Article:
The DOM is the API through which Javascript interacts with a browser. It’s so instrumental to the functionality of Javascript that they are essentially considered one and the same thing. It works by treating the browser ‘window’ as an object, with properties and child elements, and it creates a hierarchy of objects within this structure. As such, a document, which is rendered in the browser, is treated as an object, with child elements such as headings, paragraphs and lists. These child elements in turn have child elements such as text nodes, and the whole lot can be manipulated by javascript by creating new elements and appending child elements to existing objects. It enables you to take a series of Javascript objects with strings as properties, and create html elements out of them by assigning the strings to text nodes, and appending these text nodes to paragraphs and headings. When these functions are run in the browser it allows the page content to update without refreshing or redirecting.

All this means that we can write our own feature tests! All we need is to build a series of functions that click links and fill in text for us, then to check the document for content, such as a specific string. The end result is not quite as sugary as Jasmine (and nowhere near as sweet as Rspec and Capybara), but it works, and, because we get to name all our tests, it is as clear and intuitive as we make it. This has a very practical aspect. It ensures that the wording of our tests clearly aligns with the intended action, which will ultimately benefit anyone whose job it may be to use this testing framework. It also means that we can make our error messages as creative as we want; they currently alternate between cautiously polite, and downright rude, making the experience of testing something of an emotional rollercoaster (or slightly more so than it currently is). I’m not sure it will reach the market soon, but developing it has been a fantastically rewarding process.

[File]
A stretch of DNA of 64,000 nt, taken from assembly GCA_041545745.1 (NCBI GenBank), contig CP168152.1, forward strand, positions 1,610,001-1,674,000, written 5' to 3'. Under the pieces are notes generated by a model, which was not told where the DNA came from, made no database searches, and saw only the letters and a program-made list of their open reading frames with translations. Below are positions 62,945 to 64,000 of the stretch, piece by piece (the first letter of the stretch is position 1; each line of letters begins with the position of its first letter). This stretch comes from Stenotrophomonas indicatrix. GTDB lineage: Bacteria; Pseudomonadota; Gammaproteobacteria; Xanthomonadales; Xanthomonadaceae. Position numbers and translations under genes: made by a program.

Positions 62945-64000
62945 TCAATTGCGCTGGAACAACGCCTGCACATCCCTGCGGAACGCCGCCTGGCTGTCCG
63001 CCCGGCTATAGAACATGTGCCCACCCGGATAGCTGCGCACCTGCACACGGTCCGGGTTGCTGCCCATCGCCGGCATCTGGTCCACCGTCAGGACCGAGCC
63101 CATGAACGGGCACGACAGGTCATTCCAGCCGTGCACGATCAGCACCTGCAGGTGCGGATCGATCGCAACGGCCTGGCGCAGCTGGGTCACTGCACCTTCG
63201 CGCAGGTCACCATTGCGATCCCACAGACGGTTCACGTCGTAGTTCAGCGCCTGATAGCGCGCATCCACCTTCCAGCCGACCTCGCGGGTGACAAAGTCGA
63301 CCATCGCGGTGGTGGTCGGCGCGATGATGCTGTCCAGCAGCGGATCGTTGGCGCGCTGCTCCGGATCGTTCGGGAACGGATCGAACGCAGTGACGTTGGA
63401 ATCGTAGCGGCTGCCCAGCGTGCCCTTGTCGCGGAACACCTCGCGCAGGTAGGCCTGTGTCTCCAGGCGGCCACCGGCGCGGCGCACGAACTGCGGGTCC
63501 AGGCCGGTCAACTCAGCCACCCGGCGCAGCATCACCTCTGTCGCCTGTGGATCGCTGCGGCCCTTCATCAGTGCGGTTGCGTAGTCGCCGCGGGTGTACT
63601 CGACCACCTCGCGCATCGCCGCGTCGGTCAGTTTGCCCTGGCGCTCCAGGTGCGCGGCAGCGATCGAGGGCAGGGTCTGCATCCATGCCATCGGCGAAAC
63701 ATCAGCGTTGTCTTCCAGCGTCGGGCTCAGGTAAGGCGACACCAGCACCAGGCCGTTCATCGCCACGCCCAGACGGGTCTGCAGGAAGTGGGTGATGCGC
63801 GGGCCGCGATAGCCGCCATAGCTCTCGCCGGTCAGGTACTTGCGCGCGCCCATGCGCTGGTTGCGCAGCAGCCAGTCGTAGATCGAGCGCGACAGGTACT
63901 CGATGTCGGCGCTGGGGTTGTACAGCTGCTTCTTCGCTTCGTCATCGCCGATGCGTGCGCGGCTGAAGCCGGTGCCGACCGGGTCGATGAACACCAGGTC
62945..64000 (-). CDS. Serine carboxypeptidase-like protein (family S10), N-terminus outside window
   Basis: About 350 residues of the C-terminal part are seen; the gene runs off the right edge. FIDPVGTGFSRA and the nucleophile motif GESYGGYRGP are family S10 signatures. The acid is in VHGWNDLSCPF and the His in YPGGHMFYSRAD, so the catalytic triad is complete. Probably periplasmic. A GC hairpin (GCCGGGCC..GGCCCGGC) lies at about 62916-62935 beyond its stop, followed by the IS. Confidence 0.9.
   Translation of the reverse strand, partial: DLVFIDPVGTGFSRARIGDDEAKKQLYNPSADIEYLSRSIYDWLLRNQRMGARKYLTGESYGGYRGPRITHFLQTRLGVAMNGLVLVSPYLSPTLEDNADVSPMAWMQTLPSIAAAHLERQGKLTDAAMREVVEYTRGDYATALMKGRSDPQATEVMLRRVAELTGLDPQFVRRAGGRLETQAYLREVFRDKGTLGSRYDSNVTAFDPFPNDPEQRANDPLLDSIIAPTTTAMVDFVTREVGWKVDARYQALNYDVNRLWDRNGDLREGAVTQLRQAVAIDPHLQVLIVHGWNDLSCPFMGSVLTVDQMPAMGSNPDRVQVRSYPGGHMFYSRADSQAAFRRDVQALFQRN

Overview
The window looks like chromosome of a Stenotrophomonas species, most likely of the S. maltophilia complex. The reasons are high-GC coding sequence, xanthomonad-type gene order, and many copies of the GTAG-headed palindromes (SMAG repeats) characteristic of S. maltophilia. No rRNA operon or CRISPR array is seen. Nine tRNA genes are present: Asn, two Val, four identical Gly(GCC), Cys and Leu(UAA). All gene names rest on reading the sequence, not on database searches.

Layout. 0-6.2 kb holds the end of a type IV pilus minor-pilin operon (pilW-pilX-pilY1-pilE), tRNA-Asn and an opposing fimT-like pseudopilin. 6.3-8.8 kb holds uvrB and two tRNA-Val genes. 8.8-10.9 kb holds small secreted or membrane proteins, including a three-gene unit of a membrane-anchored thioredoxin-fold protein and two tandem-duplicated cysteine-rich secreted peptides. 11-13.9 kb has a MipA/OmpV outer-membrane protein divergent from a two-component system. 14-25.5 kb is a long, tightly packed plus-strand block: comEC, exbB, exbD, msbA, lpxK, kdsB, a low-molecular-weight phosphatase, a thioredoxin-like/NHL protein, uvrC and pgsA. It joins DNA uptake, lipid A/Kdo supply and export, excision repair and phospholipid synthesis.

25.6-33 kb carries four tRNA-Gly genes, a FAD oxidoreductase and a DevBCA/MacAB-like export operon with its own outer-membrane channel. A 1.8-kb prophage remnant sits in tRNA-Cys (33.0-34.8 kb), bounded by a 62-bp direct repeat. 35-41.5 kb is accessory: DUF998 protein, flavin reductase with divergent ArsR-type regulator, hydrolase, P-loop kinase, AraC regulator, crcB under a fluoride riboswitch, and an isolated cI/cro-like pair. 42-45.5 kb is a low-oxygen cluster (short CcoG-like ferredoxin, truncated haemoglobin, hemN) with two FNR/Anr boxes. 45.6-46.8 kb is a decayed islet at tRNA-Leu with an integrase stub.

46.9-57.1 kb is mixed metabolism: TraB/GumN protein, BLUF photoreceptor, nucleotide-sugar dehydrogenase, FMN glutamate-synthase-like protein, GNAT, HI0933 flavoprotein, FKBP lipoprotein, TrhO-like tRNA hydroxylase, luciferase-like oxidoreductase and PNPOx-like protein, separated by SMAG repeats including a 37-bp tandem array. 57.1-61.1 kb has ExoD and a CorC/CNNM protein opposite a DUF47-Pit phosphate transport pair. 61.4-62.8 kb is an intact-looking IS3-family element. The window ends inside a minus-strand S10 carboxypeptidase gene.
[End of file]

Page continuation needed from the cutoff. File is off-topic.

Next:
Good cop

Good cop

Bad cop

Bad cop

Things are starting to come together. This week has involved pulling in knowledge that we have acquired in previous projects (such as developing REST-compliant apps, using object-oriented Javascript, and working in teams) whilst also learning new skills and developing our own awesome product with them (such as using knowledge of the DOM to create a testing framework). Our understanding continues to grow everyday, but I also think that teamwork is helping our confidence to grow, which is hugely important. Watch this space for updates on what we do next, because I think it will be exciting.